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I had someone mention to me that catching all exceptions is not necessarily good practice (for example, NullPointerException). I am looking for an explanation of when this is a good thing, when it is not, and why it is as such :D

Thanks!!

badPanda

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7 Answers 7

up vote 3 down vote accepted

To further Bozho's post checked exceptions typically handle exceptions you expect to happen regardless of how perfect your code is (ie: a network cable is unplugged and you catch and IO exception). You declare they methods throw checked exceptions as other code must deal with how to handle these exceptions.

Unchecked exceptions tend to be used for unexpected conditions for example NullPointerExceptions often bubble up because the program should have thrown a checked exception, filtered data, set defaults, etc. They are unchecked and often unexpected, thus you do not have to catch them.

This is not true 100% of the time but as a general approach that is how it works, in Java especially.

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In short:

Checked exceptions are for catching

Unchecked exceptions and errors can be left to bubble up. (these are the subclasses of RuntimeException and Error).

This is because checked exceptions are "expected" and the program can recover from them. Unchecked exceptions are such from which the program cannot recover (easily).

Sun's tutorial says (it's about deciding what kind of exception you should create, but it is also informative on the other side - i.e. when using exceptions):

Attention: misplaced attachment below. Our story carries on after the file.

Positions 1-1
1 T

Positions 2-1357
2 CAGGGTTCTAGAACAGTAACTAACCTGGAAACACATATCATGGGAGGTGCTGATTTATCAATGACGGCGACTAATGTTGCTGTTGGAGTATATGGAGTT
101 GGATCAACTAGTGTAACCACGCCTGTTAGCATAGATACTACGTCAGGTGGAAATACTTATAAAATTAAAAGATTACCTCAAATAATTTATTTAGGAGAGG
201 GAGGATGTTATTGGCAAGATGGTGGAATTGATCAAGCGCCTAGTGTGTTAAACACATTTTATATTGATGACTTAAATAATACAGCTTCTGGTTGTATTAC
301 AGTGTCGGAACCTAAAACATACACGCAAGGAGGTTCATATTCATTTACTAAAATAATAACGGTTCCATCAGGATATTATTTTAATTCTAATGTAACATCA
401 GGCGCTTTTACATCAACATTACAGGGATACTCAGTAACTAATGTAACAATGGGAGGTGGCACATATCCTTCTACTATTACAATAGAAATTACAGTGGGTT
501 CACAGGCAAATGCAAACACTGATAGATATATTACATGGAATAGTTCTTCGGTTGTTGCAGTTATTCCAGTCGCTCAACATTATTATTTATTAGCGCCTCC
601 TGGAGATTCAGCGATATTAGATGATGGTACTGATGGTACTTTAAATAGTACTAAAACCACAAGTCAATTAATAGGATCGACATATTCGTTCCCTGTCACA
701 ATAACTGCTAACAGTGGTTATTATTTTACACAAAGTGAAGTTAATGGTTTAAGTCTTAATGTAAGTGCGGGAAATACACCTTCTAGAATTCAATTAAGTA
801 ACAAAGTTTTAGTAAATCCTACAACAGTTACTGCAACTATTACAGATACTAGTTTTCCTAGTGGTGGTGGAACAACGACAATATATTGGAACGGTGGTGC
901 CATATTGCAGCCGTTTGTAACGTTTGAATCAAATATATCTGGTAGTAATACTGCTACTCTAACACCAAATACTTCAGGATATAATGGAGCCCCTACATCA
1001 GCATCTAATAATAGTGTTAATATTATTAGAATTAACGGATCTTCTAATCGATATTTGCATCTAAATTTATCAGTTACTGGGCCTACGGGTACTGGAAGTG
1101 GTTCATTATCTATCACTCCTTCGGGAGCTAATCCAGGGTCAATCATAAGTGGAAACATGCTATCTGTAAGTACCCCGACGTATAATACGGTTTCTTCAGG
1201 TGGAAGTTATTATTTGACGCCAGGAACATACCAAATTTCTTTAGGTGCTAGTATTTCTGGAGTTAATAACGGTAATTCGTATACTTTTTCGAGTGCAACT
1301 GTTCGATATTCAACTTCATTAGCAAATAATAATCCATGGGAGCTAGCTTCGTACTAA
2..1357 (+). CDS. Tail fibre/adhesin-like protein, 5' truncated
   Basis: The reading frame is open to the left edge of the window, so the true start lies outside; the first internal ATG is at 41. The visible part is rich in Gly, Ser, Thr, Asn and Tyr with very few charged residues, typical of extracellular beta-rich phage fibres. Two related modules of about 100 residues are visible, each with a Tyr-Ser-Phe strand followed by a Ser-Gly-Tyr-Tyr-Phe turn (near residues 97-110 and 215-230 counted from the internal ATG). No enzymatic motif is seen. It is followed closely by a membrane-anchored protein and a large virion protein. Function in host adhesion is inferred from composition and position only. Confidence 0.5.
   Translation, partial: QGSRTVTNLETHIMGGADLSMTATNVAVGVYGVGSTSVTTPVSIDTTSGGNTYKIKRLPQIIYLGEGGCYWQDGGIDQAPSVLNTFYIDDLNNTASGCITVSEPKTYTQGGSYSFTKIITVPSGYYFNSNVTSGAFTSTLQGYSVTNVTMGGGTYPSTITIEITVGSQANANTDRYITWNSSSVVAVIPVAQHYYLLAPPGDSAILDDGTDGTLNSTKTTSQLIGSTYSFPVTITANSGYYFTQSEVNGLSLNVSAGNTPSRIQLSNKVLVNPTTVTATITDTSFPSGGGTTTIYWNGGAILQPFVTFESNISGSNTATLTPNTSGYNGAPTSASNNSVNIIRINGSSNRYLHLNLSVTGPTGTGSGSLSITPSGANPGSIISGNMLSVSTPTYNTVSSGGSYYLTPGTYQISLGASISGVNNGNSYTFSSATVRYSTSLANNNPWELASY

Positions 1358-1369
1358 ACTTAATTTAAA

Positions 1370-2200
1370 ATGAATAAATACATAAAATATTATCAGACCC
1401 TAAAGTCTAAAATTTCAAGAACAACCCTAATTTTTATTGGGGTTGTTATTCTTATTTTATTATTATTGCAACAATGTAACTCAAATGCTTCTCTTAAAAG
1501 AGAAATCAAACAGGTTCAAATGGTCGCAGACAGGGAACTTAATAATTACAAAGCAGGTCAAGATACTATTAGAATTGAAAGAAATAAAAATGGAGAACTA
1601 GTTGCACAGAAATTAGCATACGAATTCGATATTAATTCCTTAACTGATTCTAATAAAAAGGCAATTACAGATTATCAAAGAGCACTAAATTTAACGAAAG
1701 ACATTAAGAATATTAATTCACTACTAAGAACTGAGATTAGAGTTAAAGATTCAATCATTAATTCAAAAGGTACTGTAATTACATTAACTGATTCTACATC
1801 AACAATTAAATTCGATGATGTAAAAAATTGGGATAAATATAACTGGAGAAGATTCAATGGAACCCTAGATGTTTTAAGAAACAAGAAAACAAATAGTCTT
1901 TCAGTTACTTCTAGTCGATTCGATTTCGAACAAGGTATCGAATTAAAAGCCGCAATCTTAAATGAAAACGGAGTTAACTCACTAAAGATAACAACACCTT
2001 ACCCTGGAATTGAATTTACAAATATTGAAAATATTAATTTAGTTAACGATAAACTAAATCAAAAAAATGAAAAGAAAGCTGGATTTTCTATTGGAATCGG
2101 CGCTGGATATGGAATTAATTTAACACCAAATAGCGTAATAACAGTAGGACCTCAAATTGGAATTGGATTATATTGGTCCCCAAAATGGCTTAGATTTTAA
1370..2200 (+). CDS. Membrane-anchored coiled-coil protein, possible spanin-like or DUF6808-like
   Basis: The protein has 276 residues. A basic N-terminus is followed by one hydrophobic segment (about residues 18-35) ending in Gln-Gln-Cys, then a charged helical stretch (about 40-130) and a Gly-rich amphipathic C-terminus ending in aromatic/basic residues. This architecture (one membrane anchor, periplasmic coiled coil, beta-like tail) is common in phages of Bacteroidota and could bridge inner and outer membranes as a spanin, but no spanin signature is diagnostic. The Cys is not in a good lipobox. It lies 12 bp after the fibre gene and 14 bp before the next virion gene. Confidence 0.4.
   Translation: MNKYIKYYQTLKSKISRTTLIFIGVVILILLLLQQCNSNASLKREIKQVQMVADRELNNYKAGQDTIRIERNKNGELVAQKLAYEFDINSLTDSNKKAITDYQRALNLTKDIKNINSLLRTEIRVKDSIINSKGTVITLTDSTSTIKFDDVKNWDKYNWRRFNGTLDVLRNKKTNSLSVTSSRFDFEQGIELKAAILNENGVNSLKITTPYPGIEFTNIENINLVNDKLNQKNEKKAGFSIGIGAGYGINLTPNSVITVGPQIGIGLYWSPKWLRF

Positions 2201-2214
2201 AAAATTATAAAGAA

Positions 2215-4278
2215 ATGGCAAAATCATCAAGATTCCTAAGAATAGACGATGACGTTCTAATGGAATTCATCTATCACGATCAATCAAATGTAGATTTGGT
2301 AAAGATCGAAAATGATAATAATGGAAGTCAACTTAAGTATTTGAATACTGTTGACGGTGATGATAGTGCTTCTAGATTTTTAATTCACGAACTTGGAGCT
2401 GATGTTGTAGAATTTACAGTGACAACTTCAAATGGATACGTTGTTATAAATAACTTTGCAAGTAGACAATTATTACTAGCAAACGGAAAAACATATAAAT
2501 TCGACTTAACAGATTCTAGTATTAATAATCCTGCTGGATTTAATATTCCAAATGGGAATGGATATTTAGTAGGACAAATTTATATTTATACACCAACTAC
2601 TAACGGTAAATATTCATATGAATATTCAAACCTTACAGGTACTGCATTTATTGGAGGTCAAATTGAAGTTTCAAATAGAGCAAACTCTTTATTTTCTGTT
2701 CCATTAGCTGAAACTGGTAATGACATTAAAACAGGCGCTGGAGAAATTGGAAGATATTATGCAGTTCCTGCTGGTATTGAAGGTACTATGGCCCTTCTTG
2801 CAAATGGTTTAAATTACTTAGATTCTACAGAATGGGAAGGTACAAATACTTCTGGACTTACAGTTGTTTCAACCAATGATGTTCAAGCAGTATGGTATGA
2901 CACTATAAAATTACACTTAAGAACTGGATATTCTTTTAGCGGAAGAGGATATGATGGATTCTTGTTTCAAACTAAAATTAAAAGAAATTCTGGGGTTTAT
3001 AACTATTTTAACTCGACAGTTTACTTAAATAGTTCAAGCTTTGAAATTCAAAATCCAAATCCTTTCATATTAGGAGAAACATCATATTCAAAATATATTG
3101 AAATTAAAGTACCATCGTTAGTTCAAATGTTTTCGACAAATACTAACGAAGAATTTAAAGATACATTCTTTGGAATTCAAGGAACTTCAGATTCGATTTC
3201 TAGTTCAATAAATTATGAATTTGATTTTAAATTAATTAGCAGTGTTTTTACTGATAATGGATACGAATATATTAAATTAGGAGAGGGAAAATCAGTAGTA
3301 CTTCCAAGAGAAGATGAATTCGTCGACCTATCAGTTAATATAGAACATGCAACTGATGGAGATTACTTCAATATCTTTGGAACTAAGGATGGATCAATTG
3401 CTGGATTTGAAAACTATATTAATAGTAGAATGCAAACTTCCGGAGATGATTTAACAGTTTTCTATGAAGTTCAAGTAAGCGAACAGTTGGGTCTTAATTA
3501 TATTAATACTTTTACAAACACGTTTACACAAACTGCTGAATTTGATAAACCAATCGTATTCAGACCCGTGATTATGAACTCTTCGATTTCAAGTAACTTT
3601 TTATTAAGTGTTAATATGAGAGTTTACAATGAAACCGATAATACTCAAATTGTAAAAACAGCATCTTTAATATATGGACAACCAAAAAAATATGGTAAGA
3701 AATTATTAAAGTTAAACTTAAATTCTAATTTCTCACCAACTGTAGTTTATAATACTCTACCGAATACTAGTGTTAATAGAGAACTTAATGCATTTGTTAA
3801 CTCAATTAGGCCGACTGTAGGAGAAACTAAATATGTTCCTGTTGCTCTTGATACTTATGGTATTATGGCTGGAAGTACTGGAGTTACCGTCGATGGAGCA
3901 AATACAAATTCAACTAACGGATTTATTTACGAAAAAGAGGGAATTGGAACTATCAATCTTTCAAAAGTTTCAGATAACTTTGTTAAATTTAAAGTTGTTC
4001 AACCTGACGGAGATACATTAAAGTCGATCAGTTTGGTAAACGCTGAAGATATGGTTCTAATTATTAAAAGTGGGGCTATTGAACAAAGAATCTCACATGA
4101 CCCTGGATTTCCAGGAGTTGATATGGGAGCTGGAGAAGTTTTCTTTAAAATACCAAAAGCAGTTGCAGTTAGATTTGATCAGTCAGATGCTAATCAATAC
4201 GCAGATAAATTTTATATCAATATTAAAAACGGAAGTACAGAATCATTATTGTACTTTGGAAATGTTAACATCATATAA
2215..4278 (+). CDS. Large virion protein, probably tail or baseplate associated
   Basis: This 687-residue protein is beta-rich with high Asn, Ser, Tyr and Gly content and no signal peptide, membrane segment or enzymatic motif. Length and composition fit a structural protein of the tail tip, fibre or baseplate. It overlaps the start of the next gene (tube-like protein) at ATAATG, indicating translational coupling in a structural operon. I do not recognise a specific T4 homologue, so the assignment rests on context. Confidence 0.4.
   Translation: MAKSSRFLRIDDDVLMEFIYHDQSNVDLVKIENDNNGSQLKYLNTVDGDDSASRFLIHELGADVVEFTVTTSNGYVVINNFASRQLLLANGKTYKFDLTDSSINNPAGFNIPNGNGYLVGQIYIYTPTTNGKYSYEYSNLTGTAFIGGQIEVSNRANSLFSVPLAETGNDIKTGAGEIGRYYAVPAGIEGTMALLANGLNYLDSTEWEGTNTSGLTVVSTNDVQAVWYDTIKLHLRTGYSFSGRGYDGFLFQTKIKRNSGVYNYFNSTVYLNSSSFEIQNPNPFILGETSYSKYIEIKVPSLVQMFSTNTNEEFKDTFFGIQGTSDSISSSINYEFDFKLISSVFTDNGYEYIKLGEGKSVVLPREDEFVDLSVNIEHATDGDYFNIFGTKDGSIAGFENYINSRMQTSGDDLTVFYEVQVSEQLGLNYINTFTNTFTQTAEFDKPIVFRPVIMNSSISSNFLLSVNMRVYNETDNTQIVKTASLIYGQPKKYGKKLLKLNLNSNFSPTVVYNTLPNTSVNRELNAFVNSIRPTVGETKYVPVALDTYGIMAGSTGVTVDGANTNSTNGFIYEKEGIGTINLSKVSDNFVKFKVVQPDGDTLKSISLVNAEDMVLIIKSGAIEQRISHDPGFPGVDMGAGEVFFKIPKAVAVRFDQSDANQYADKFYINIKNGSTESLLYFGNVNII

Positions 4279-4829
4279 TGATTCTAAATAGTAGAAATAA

Here's the bottom line guideline: If a client can reasonably be expected to recover from an exception, make it a checked exception. If a client cannot do anything to recover from the exception, make it an unchecked exception.

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"Unchecked exceptions are such from which the program cannot recover (easily)." No, Error s are such from which the program cannot recover easily. Other RuntimeException s can be dealt with, but are usually things that can be avoided in the code, such as NullPointerException. –  Powerlord Mar 18 '10 at 18:55
    
@powerlord - see my update –  Bozho Mar 18 '10 at 19:06

And adding to bozho's answer, it sometimes depends on the type of application as well, as you in some case you may have to handle it to perform some work around for that, and in some case you can leave it to handle by the caller or ultimately to terminate.

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The title of your question seems to ask if it's better to check for and handle error conditions in the code or if it's better to just put it all in a try block and deal with exceptions in a catch.

If it's simple, definitely check for an error and deal with it rather than using a try-catch. For example, if you can deal with invalid input by checking it and printing a "please try again" type of message, you wouldn't use a try-catch.

I like to think this way: If I can neatly step around the error introduced by the exception, check for the conditions that would cause it and deal with them. If you wouldn't be able to either easily check for the conditions or easily deal with them, use a try-catch to handle it.